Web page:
A better example of a story of Jews and Arabs rising above their differences was printed in the Times last week. In it, Times Israel correspondent Ethan Bronner wrote about two families whose children were wounded in the fighting around Gaza who have bonded while spending time alongside each other in the hospital. Its virtue lies not only in its recounting of two tragedies — a little Israeli boy critically wounded by a Hamas rocket fired from Gaza and a Palestinian girl paralyzed by a missile fired at the Hamas terrorists — but also in that it mercifully eschews the sort of political cant and smarmy writing that was on display in the story about the Princeton students.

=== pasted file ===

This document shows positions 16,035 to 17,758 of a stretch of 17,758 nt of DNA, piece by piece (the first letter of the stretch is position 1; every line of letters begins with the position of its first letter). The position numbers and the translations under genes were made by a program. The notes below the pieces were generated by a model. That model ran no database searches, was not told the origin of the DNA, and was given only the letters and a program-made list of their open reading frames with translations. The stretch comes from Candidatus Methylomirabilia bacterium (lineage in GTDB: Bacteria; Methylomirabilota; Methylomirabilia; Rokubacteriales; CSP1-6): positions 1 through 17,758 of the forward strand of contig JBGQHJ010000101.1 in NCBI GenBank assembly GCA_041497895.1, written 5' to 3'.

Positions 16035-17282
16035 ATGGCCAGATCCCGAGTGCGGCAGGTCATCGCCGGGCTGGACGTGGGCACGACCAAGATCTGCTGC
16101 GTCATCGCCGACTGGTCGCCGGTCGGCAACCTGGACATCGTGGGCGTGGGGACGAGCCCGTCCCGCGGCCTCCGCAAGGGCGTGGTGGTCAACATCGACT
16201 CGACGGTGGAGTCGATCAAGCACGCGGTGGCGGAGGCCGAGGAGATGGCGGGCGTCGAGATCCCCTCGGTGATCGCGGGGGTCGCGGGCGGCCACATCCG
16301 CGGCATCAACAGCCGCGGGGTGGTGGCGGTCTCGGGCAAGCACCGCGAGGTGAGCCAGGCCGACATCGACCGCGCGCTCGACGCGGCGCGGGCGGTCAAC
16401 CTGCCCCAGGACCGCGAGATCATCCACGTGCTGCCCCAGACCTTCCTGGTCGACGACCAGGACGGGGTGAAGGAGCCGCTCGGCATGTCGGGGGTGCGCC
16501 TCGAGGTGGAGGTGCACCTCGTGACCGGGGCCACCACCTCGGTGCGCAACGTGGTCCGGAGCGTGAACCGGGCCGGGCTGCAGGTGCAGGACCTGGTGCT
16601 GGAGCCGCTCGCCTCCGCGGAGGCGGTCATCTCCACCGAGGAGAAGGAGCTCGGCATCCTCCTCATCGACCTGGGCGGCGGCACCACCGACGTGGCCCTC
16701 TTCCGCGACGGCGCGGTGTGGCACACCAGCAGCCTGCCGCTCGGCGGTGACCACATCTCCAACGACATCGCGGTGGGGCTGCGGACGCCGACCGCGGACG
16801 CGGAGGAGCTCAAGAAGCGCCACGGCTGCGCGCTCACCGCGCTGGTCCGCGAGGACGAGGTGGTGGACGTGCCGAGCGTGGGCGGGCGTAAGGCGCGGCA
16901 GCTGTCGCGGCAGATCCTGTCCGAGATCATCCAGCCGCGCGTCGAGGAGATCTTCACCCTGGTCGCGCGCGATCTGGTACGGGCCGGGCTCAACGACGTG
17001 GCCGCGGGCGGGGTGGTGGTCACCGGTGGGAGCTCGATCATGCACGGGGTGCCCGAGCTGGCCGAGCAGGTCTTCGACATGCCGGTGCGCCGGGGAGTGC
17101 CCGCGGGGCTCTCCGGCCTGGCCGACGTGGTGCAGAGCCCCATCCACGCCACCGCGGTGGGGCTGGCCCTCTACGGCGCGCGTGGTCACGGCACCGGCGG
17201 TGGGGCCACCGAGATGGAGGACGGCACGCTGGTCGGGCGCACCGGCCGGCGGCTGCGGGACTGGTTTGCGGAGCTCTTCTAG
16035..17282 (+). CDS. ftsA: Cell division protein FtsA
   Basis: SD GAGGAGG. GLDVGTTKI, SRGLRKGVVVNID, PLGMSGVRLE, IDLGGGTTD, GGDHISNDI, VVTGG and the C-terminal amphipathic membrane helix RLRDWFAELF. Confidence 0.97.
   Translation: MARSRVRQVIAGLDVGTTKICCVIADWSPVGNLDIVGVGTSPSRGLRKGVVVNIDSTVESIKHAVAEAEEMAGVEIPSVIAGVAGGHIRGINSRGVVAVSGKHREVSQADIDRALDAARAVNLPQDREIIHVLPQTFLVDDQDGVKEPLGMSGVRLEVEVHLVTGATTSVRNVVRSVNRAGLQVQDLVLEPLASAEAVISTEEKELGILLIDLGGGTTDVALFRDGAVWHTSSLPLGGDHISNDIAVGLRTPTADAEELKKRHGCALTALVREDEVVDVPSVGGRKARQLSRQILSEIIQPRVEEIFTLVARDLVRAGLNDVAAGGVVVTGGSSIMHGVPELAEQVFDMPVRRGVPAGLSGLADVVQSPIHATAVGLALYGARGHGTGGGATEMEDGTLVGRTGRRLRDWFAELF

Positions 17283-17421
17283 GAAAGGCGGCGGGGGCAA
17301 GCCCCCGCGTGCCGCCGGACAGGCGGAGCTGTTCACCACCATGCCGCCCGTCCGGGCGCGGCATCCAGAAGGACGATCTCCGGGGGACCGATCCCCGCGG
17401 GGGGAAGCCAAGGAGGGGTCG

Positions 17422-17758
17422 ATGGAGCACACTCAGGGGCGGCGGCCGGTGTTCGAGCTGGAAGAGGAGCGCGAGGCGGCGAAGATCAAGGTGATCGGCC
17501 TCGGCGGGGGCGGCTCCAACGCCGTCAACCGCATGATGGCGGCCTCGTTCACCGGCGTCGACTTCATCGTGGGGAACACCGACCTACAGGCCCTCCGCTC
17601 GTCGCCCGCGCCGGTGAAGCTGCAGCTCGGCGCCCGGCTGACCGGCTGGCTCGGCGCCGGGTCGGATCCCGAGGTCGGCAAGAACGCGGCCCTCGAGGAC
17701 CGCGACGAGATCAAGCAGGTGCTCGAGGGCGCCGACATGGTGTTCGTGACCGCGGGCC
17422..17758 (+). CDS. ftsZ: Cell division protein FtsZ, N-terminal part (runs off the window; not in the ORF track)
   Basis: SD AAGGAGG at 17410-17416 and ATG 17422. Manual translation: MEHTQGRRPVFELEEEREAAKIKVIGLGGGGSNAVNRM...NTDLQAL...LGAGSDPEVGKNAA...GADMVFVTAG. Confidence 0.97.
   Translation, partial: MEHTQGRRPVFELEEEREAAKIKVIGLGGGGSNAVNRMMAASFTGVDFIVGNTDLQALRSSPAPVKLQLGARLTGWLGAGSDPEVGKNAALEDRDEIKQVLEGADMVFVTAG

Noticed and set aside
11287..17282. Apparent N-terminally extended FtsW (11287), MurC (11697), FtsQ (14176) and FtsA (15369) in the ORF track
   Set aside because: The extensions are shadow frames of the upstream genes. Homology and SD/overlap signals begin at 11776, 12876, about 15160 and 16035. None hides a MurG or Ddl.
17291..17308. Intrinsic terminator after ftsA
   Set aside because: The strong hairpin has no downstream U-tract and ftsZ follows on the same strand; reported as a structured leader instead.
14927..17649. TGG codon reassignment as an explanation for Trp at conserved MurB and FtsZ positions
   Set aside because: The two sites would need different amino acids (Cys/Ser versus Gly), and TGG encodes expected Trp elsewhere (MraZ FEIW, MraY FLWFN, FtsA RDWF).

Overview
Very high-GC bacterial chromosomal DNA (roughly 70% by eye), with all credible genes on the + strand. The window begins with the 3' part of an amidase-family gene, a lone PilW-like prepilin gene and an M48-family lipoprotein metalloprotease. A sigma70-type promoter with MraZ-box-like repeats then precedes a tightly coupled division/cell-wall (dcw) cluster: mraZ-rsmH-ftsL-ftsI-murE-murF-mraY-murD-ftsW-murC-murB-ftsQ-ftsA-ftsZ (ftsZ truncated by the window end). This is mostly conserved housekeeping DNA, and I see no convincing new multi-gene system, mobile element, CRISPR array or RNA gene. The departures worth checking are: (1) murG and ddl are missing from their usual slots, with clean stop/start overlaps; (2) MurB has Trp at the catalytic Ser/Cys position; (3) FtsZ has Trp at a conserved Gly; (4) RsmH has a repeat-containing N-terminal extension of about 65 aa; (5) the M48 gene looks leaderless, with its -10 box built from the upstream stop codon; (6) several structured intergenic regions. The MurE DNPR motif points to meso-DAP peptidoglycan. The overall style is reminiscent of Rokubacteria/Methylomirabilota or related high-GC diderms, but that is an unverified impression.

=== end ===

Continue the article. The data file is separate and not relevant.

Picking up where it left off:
It is a staple of well-meaning community-relations work as well as journalism: the tale of two people from clashing groups who are rising above their differences to forge a friendship on behalf of a common goal. The New York Times provides a classic example in today’s sports section, which tells the story of two members of Princeton University’s women’s basketball team: “Princeton Duo, Palestinian-American and Jewish, Puts Aside Politics.” It’s a feel-good feature about Niveen Rasheed and Lauren Polansky, who are close friends and teammates on a good Tiger hoops squad.